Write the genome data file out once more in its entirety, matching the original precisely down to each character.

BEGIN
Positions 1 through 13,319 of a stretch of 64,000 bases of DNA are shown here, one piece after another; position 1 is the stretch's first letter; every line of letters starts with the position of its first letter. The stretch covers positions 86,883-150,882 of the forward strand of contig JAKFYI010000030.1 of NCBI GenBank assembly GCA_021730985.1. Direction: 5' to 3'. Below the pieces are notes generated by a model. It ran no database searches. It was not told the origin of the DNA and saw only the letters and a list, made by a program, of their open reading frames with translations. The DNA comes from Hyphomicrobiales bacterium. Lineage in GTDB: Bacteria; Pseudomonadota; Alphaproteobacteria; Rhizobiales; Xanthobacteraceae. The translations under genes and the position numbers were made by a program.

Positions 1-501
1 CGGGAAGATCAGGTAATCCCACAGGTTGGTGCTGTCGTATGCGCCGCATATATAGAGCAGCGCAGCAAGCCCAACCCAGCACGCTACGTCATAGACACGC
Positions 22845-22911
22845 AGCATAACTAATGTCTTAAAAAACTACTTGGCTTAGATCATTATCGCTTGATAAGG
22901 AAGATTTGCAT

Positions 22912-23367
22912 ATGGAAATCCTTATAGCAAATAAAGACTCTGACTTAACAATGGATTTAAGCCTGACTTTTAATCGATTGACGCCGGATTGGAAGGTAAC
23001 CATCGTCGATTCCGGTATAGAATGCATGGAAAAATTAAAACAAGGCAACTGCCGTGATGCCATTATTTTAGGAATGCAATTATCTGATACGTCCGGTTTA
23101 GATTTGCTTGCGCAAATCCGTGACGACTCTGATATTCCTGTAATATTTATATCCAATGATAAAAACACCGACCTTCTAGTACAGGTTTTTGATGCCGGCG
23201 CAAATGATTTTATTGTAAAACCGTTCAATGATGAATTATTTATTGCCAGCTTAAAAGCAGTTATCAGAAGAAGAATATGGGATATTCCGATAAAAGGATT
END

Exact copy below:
Positions 1 through 13,319 of a stretch of 64,000 bases of DNA are shown here, one piece after another; position 1 is the stretch's first letter; every line of letters starts with the position of its first letter. The stretch covers positions 86,883-150,882 of the forward strand of contig JAKFYI010000030.1 of NCBI GenBank assembly GCA_021730985.1. Direction: 5' to 3'. Below the pieces are notes generated by a model. It ran no database searches. It was not told the origin of the DNA and saw only the letters and a list, made by a program, of their open reading frames with translations. The DNA comes from Hyphomicrobiales bacterium. Lineage in GTDB: Bacteria; Pseudomonadota; Alphaproteobacteria; Rhizobiales; Xanthobacteraceae. The translations under genes and the position numbers were made by a program.

Positions 1-501
1 CGGGAAGATCAGGTAATCCCACAGGTTGGTGCTGTCGTATGCGCCGCATATATAGAGCAGCGCAGCAAGCCCAACCCAGCACGCTACGTCATAGACACGC
Positions 22845-22911
22845 AGCATAACTAATGTCTTAAAAAACTACTTGGCTTAGATCATTATCGCTTGATAAGG
22901 AAGATTTGCAT

Positions 22912-23367
22912 ATGGAAATCCTTATAGCAAATAAAGACTCTGACTTAACAATGGATTTAAGCCTGACTTTTAATCGATTGACGCCGGATTGGAAGGTAAC
23001 CATCGTCGATTCCGGTATAGAATGCATGGAAAAATTAAAACAAGGCAACTGCCGTGATGCCATTATTTTAGGAATGCAATTATCTGATACGTCCGGTTTA
23101 GATTTGCTTGCGCAAATCCGTGACGACTCTGATATTCCTGTAATATTTATATCCAATGATAAAAACACCGACCTTCTAGTACAGGTTTTTGATGCCGGCG
23201 CAAATGATTTTATTGTAAAACCGTTCAATGATGAATTATTTATTGCCAGCTTAAAAGCAGTTATCAGAAGAAGAATATGGGATATTCCGATAAAAGGATT